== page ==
In our #NotAnAd series, smart people sound off on the smart devices that have changed their lives. No legal tender, swag or other forms of currency have been exchanged for these ringing endorsements.
So many things in the world exist to distract a working person: the office sushi order; the well-meaning desk interloper; Cardi B. That is why it was virtually impossible for me — a person who requires complete silence to get anything done — to get anything done. I would be seven words into a sentence, hear a car horn that reminded me of studying abroad, start googling Julia, my friend from the abroad program to see what became of her, look at all 42 posts associated with her wedding hashtag; then re-emerge to a workday that had escaped.
"My productivity, associated income, and ability to compartmentalize improved markedly."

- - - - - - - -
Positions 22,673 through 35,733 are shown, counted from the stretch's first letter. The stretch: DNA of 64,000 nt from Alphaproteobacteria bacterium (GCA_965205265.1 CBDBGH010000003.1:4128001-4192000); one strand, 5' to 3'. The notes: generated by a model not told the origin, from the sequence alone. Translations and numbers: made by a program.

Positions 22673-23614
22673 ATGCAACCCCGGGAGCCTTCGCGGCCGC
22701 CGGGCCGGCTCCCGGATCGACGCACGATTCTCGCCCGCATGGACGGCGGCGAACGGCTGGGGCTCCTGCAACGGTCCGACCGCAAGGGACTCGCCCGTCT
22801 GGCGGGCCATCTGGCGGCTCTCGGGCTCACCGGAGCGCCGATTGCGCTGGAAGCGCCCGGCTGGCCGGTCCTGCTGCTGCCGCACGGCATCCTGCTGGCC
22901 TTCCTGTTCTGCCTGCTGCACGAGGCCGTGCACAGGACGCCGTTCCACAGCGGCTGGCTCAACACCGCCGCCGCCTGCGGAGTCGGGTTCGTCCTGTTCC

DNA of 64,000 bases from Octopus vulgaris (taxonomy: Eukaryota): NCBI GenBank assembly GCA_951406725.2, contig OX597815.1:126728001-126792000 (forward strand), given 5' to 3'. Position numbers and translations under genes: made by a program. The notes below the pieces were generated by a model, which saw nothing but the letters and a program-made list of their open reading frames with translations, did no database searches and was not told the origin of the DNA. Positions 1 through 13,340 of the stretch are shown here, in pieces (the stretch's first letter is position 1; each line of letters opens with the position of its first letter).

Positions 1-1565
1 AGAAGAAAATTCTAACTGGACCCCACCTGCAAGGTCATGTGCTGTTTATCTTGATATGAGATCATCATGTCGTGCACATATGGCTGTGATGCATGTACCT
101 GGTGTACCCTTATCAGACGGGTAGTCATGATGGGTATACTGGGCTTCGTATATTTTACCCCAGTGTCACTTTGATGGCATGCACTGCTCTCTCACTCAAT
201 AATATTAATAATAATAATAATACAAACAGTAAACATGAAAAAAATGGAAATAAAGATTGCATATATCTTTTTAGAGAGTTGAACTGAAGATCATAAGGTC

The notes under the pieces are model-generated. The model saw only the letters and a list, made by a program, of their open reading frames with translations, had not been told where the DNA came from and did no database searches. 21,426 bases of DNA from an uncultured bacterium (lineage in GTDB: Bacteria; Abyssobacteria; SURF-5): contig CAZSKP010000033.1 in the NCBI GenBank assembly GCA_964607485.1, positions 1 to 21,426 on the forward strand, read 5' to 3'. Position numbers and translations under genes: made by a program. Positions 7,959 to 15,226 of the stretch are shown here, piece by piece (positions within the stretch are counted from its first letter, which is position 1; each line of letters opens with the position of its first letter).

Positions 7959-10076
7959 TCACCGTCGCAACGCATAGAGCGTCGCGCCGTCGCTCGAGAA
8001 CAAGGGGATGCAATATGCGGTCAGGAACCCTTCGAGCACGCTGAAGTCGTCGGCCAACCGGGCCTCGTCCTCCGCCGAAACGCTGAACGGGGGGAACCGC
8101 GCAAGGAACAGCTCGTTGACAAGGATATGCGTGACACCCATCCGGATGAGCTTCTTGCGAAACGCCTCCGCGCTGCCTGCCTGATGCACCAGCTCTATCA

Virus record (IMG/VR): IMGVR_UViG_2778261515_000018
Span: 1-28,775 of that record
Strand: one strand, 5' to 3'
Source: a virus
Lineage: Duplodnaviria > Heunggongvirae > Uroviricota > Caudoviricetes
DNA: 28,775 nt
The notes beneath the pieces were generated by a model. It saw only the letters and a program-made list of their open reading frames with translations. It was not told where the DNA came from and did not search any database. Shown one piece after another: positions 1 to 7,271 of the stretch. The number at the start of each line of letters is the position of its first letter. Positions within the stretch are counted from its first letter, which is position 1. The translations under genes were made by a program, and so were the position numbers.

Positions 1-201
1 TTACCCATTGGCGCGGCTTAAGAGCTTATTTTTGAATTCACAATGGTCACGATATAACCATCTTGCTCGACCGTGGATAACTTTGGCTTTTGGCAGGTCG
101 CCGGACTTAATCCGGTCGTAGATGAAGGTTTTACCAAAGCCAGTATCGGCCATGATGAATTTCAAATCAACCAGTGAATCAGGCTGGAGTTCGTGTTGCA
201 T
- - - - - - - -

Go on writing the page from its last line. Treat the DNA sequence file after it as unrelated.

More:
My productivity, associated income, and ability to compartmentalize improved markedly once I got Bose QuietComfort Noise-Cancelling Headphones. They are an investment to be sure, but with real dividends. Flipping them on gently suctions your ears into near-vacuum sealed quiet. Sounds are muted and indecipherable enough that your brain doesn’t investigate; instead it ploughs on through with the task at hand. Everything I do is more efficient when I am wearing them, including watching movies and sleeping on planes. And while Bose has not opted to leverage this message, the headphones are the universal symbol for: “I am focused; please come back later” — blocking the mere idea of sounds potentially heading for you. - Molly Creeden
Molly Creeden is an LA-based writer whose work has appeared in Vogue, The Wall Street Journal, and The New York Times. Here's something she recently wrote about a wedding in a cemetery.